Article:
Agree with many of the other posts about this variety (great for drying or cooked for a sauce), but I also think they taste great fresh. They are prolific producers and contrary to what the seed company suggested, they need staking. Since I live in a short season climate (interior Alaska), I end up having a fair number of green tomatoes, but they ripen in a box quite nicely over the course of 2 months. For drying, I follow Barbara Kingsolver's advice and only partially dry these and then freeze. If you remove most of the water they won't be mushy but also are not so dry they take hours to rehydrate. Really nice to add to a salad in February when all the grocery tomatoes are awful.


On Sep 14, 2014, SWVa from Castlewood, VA wrote:

I understand the neutrals from people wanting a tomato for eating out of hand, but the negative from someone who dries them floored me. I dry tomatoes every year, but in the past I've primarily used Romas. The principe borghese is far and away superior to any other tomato I've dried. Cold weather comes too quickly here for drying any tomato on the vine, so I use a dehydrator. If the tomato is used as intended, for drying and making sauces, the principe borghese is unbeatable. I just canned a lot of sauce, and I'm working on my third quart of dried tomatoes, so I speak from experience.

One word of advice: The seed germinates slowly, but the plant quickly gets LARGE. Forget the usual planting space; plant these four or more feet apart. It will make picking (which you'll be doi... read more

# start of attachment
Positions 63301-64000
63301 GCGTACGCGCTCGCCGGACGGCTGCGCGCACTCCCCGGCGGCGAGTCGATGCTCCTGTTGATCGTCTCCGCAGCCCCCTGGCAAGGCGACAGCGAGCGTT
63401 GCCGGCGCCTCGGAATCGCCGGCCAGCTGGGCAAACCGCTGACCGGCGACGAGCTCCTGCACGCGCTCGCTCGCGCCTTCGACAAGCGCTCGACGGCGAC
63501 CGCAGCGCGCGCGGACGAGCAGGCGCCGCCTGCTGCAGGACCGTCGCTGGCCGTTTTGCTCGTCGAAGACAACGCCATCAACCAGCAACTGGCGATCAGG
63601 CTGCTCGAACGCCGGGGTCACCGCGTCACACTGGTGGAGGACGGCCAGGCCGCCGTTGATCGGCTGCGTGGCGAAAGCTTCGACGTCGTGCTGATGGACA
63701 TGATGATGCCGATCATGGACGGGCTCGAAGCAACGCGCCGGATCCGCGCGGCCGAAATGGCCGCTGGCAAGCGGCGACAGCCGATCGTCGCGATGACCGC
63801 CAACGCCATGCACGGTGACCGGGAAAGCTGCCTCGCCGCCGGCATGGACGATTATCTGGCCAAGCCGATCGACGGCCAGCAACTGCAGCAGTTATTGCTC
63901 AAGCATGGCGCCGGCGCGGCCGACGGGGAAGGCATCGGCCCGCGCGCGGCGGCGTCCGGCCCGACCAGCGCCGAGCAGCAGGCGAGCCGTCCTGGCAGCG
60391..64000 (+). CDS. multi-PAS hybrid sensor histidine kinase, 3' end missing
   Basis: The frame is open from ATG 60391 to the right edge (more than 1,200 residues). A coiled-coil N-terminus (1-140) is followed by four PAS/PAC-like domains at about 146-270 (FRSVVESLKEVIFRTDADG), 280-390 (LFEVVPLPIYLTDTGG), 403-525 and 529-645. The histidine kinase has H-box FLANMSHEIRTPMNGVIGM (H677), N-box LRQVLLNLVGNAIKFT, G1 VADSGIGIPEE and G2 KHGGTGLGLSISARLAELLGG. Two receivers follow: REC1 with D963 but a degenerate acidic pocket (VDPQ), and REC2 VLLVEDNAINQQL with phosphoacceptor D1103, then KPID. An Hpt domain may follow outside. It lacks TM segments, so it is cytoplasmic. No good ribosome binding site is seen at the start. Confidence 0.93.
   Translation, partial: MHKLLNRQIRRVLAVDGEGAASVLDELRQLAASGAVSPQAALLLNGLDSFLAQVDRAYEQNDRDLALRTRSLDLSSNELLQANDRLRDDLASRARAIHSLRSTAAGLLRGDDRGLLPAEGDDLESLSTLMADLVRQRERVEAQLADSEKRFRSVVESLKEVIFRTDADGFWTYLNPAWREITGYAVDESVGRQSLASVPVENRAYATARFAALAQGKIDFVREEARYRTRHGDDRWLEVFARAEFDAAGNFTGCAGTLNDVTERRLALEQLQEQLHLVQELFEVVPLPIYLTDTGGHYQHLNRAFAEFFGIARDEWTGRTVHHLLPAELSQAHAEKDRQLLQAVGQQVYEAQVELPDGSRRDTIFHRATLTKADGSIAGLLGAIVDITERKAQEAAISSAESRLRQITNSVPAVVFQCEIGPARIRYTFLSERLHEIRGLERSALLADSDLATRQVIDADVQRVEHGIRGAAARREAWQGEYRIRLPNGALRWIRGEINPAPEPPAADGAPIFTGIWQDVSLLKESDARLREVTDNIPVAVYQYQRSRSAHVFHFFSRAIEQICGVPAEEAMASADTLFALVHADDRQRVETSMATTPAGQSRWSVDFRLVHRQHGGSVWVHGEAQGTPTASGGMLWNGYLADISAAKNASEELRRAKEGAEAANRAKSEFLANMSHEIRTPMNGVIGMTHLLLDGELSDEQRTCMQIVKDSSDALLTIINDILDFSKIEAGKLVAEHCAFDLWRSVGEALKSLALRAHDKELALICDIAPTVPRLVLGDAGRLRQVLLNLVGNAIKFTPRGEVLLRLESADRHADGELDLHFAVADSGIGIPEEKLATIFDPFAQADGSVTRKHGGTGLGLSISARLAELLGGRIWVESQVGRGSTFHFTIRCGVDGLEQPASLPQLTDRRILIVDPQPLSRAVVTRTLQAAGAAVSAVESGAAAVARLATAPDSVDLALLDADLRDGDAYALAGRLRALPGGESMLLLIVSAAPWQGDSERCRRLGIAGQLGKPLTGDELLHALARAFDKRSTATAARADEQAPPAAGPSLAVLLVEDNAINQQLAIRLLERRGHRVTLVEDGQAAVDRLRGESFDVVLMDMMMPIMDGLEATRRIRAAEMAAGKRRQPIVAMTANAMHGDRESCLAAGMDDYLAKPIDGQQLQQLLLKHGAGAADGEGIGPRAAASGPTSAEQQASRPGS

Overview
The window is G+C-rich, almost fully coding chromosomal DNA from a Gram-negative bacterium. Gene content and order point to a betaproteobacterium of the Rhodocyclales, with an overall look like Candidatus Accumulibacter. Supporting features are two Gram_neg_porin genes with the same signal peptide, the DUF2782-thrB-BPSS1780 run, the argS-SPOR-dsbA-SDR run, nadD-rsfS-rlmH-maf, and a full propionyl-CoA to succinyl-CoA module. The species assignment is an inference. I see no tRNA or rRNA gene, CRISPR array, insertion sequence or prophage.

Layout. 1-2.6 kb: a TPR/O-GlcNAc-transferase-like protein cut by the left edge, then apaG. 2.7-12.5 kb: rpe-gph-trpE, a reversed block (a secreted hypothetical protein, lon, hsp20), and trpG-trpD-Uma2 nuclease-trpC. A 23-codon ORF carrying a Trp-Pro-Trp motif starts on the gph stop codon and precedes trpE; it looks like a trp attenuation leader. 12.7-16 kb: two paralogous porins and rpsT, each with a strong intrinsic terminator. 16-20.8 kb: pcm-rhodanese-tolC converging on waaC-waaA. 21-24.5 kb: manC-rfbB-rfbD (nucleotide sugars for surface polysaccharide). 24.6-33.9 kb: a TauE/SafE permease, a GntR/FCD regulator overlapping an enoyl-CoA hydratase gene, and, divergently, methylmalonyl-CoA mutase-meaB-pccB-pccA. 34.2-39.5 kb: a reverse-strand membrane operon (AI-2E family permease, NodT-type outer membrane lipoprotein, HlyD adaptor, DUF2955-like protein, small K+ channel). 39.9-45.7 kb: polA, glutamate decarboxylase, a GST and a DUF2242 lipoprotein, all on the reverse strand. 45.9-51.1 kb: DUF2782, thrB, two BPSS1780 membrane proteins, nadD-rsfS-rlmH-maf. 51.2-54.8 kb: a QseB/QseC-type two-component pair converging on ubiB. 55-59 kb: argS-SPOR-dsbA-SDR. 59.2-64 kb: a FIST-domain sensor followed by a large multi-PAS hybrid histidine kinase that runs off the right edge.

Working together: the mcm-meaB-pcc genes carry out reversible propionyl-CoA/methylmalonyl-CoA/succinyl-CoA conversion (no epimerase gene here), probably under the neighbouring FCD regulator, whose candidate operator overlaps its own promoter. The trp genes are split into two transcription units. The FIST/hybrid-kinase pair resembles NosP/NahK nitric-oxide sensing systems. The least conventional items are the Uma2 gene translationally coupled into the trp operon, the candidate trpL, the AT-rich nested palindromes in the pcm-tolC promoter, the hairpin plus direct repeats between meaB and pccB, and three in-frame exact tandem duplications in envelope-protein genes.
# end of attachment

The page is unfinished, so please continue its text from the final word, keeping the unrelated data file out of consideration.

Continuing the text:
On May 25, 2014, LizCtish from Mount Sinai,
United States wrote:

While this tomato isn't that tasty when eaten fresh, it is so good in other uses that I'm planting as much of it as I can this year. It is totally delicious when roasted. Cut the ripe tomatoes in half, toss them in some olive oil and herbs, and roast at about 350 degrees till a few just begin to char. Delicious with goat cheese, in salads, or just spread on a piece of bread. The green ones at the end of the season made the best relish ever. The plant is easy to grow and produces prolifically.


On Oct 2, 2012, yarrow from Denver, CO wrote:

This is a highly productive and great tasting tomato. The plants started producing red tomatoes at the beginning of July and they have never stopped. Because a frost is coming (Denver, CO) I had to harvest the remaining tomatoes - and the plants are still loaded with both green and red tomatoes. They are good fresh and cooked, and are just the right size for eating in the garden. I also dried a lot but have not tasted them yet. I will definately plant again.


On Feb 4, 2012, Flutefan from Houserville, PA wrote:

We grew this in a pot with full sun, and it produced more than any of the other container planted tomatoes. They tasted excellent fresh.


On Aug 31, 2011, goulot from Canton, MI wrote:

Lots of small one-inch tomatoes, full of seeds. I did not try to dry them in the sun, just froze them whole for winter cooking. They did not taste bad, but cannot compare with Health Kick (I like firm tomatoes that do not drip juice all over you when you eat them on location). Will not grow them again.